Nuclear Glossop

Nuclear bunker

I was futzing around on the web looking for something else entirely when I found this site which catalogues all of the 1563 Royal Observer Corps bunkers that are scattered over the UK. The history of the ROC is fascinating - they were originally set up in 1925 to visually report and track any enemy aircraft flying over the UK. At the height of the Cold War in 1957 they became part of the United Kingdom Warning and Monitoring Organisation (UKWMO), the intention being that in case of a nuclear attack they would report the location and extent of the bombs that were dropped on the UK. To this end a chain of small three-man bunkers were built across the UK, so naturally I had a look to see where the closest one was to me, and to my astonishment it was less than 400m from my house! Most of the posts stuck to to a standard design - in the photo above you can see the top of the entry shaft in front of the telegraph pole, to the front and right of the entry shaft is the blanked-off pipe that held a radiation counter. There's also a smaller pipe lower down in the grass which was the input port for the blast overpressure gauge. To the right of that (with the baffles) is the top of the air ventilator. This particular bunker was decommissioned in 1991, shortly before the ROC was itself disbanded.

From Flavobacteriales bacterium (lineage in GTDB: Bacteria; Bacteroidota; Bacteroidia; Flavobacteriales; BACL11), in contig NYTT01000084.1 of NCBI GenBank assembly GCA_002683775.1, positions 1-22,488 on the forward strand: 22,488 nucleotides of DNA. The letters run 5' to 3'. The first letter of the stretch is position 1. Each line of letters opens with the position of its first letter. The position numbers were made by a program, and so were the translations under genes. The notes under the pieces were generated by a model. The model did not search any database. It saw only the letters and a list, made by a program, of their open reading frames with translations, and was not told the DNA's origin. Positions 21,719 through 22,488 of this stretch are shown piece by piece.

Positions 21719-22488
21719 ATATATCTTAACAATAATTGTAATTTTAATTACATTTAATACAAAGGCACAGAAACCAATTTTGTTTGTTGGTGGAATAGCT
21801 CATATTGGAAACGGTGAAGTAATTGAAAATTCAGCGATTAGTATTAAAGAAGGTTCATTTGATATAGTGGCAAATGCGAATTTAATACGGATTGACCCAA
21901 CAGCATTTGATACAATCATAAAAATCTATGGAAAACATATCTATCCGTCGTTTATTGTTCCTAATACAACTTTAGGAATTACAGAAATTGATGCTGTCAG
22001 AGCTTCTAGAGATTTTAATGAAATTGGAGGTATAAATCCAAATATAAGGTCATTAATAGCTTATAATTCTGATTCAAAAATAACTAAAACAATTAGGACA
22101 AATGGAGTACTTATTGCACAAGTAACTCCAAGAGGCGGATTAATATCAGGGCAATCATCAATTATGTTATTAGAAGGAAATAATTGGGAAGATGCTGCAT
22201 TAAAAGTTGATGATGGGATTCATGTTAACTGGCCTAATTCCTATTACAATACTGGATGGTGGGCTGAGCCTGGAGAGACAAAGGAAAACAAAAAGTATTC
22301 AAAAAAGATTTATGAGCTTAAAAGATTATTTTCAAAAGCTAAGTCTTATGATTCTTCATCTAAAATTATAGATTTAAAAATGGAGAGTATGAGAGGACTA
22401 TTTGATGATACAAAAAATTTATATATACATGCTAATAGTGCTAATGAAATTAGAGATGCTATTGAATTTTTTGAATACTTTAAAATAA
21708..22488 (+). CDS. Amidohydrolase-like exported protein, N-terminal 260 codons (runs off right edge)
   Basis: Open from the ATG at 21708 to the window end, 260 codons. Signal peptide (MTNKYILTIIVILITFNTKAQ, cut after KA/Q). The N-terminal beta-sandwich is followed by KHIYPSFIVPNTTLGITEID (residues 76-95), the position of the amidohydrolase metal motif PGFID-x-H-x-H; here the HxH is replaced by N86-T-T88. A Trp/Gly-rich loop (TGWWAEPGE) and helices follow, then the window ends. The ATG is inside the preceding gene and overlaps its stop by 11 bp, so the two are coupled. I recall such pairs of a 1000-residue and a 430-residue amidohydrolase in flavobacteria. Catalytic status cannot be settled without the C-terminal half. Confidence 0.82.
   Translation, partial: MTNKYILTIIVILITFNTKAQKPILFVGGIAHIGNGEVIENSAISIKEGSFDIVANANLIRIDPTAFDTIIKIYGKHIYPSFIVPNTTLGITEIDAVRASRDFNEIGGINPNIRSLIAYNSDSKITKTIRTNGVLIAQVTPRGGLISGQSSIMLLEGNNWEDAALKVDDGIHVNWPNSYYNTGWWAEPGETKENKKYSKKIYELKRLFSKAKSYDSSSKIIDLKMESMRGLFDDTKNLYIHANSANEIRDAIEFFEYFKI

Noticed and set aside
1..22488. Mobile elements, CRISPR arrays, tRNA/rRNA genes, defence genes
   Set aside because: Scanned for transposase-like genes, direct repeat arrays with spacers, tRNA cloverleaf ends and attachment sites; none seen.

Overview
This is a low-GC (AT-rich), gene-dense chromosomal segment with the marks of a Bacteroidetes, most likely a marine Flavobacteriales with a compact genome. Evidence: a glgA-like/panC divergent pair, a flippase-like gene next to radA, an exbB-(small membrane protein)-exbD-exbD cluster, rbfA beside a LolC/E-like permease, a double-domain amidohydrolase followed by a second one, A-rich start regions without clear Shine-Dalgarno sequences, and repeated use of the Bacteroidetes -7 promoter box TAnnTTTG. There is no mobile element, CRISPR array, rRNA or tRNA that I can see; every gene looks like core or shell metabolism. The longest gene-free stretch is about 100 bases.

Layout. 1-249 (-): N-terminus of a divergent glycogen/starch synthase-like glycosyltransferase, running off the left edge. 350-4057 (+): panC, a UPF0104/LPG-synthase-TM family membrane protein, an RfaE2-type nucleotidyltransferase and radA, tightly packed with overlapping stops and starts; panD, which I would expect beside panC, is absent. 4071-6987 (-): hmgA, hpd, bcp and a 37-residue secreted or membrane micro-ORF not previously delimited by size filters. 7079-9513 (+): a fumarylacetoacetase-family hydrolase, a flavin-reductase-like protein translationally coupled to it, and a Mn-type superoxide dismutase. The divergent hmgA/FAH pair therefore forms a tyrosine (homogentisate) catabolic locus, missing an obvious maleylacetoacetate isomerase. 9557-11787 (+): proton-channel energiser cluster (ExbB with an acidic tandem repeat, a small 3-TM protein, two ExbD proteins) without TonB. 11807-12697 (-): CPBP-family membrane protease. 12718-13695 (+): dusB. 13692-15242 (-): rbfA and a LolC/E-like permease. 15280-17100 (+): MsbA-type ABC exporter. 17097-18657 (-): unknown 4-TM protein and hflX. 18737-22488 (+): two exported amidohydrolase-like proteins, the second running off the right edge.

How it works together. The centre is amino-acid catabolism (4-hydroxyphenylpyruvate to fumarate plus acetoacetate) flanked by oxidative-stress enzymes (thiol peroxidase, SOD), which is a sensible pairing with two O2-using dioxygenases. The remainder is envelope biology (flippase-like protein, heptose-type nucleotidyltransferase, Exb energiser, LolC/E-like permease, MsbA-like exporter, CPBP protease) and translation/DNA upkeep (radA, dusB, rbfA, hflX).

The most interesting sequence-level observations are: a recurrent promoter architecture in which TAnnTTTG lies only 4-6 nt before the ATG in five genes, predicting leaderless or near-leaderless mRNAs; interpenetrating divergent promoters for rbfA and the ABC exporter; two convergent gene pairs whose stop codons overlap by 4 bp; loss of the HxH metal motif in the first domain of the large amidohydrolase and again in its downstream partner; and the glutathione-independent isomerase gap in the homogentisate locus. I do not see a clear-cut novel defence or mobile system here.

The bunkers were small and cramped - there was no mains electricity, no water supply and the toilet facilities consisted of a bucket, and quite often they were damp as well. I'm not sure just how effective they would have been had anyone actually dropped anything that went 'bang' in a serious fashion - the telegraph pole in the picture above was in fact the only communications mechanism when the bunker was originally commissioned, and lengths of dead pine tree with wire strung between them doesn't seem to be a particularly blast-proof communications system to my untrained eye! Perhaps the most unenviable job in the post was that of the 3rd observer who, shortly after the attack, had to climb out of the bunker and retrieve the photographic paper from the Ground Zero Indicator (GZI), which was basically a pinhole camera - the fireball of the detonation would burn marks on the graduated paper inside the GZI, and from that the position and altitude of the detonation could be determined. If that wasn't bad enough, he was also responsible for hauling the chemical toilet up the 15 foot entrance shaft and disposing of the contents!

Categories : Peak District